March 3 vs. Toronto Maple Leafs at Navy-Marine Corps Memorial Stadium
Time: 8:00 p.m.
Radio: FAN 106.7, Capitals Radio 24/7
Toronto Maple Leafs 39-20-7
Washington Capitals 36-21-7
For many of us, our first introduction to the game of hockey was outdoors, whether it was a backyard rink, a frozen river or pond, or an outdoor community rink replete with amenities such as a fireplace and hot cocoa. Only at the higher, organized levels of hockey was the game played indoors, so a lot of us fell in love with the game in its most pristine state, outdoors with all of nature as the backdrop.
It’s been a decade now since the NHL first took the game outside, eventually expanding its Winter Classic franchise to include the Heritage Classic and Stadium Series brands as well, and this Saturday night the Capitals and the Toronto Maple Leafs will take it outside, playing under the stars at Navy-Marine Corps Memorial Stadium in Annapolis, the third outdoors game for both of these franchises.
“When you’re skating on a pond or you’re skating outside,” says Caps winger T.J. Oshie, “it turns into pure joy and fun, so I’m hoping that we get that on Saturday.”
Oshie is one of a handful of Caps who will be playing outdoors for the first time on Saturday. He’s fairly excited at the opportunity.
“Yeah, I was pretty jealous,” he says, of watching all of the NHL’s previous outdoors endeavors. “It always looked pretty cool. I always thought the 24/7 [TV series] that they used to do from the Winter Classic – I don’t know if they still do it – I thought that was really sweet leading up to it. It almost brought out a really dramatic side of hockey that you don’t really feel when you’re playing, with the way they presented it. Yeah, always jealous and I’m really excited to get out there and have my first experience out there with all my family watching.”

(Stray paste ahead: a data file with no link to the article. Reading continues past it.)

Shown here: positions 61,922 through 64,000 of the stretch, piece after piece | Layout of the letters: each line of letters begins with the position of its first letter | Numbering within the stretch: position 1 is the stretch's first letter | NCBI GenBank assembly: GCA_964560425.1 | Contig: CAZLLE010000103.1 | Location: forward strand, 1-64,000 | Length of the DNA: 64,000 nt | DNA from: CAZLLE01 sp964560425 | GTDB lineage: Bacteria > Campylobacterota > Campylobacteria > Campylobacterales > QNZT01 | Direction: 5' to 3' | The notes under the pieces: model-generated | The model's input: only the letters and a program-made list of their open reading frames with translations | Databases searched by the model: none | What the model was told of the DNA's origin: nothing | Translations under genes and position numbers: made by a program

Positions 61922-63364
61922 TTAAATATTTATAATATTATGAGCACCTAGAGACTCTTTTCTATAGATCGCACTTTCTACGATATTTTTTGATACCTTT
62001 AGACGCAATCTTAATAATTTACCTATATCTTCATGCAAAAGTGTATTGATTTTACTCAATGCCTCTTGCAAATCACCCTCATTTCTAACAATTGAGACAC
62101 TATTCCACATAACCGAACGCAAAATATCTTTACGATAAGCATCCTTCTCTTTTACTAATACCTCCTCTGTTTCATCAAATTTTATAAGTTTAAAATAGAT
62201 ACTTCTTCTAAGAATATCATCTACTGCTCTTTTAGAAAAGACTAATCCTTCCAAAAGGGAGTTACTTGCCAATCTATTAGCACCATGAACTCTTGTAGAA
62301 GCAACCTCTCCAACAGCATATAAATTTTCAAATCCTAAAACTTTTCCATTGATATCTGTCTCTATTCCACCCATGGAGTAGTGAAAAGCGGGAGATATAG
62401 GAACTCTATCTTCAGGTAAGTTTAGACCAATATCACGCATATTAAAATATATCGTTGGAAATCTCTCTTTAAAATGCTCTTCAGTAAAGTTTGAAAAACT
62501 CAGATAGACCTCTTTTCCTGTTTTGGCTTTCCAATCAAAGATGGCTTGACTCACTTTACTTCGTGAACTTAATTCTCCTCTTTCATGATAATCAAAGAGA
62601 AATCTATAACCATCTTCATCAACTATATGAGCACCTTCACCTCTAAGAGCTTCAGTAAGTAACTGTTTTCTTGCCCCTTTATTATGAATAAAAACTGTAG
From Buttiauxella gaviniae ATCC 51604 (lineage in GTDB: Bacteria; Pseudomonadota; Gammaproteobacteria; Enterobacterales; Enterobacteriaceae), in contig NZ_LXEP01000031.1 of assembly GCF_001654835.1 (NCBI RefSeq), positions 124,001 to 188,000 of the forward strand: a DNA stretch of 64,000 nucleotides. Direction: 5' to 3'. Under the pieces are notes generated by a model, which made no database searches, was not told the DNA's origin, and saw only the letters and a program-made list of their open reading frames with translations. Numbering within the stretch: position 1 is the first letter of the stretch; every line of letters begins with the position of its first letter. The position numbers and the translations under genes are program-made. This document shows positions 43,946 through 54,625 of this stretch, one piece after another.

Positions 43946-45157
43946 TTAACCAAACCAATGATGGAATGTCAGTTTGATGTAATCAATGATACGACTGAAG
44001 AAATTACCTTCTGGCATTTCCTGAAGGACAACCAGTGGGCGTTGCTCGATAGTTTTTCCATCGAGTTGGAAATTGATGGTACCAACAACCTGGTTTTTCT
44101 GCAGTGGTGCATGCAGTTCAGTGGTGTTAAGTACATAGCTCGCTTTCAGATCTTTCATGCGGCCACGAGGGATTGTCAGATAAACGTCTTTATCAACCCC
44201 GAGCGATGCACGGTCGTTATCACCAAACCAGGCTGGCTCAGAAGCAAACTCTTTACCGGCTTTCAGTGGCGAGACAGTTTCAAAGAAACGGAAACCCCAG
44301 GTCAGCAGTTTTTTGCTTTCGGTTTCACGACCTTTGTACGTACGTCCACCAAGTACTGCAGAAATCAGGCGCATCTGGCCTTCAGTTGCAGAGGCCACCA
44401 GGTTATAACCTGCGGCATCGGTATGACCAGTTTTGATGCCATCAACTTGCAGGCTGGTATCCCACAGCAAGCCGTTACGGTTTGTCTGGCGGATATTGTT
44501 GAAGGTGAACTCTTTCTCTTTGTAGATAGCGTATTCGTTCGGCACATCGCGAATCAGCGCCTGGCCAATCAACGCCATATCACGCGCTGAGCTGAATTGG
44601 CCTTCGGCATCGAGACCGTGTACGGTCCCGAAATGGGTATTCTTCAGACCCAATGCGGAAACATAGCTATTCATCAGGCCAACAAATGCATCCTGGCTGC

Speaking of first experiences outdoors, Oshie’s recollection of his own is a treasure. Born in Washington state, Oshie first skated outdoors when he visited relatives in Minnesota as a youth.
“I do know that I came out to Warroad [Minn.] – I think it was the 1994-95 high school season – and my uncle Henry had a rink on his back yard,” recalls Oshie. “I remember one night I woke up and I was too excited to skate. I think it was 3 a.m., I was young, I went out and put on my skates and went out there for about five hours before everyone woke up. That was my first real experience on an outdoor rink, and it’s been that fun ever since.”
The uncle Henry to which Oshie refers is none other than Henry Boucha, a former member of the U.S. National Team and the U.S. Olympic Team. Boucha also enjoyed a six-year career in the NHL with Detroit, Minnesota, Kansas City and Colorado, and spent a season with the Minnesota Fighting Saints of the WHA. Boucha was a cult figure in the NHL in those days, mainly because he wore a headband in that era before helmets were mandatory.
Washington’s previous outdoor experiences include a pair of victories in previous Winter Classics, on New Year’s Day of 2011 over the Penguins at Heinz Field in Pittsburgh and on New Year’s Day of 2015 over the Chicago Blackhawks at Nationals Park in Washington.
Weather could be a factor in Saturday’s game, as high winds have invaded the area ahead of the contest, forcing the stadium crew to take the glass down as a precaution on Thursday. Winds should die down a bit by Saturday, but could play a role in the game. The NHL released a statement late Friday afternoon, saying that preparations continue for the game, and it is still on for 8 p.m. on Saturday. But there won’t be a morning skate at Navy-Marine Corps Memorial Stadium, and the League will issue an updated statement by 1:30 p.m. ET.
Washington’s first outdoor game in Pittsburgh had to be rescheduled from an afternoon contest to a night game because of rain, and the standing water on the ice was certainly a detriment to making passes and handling the puck.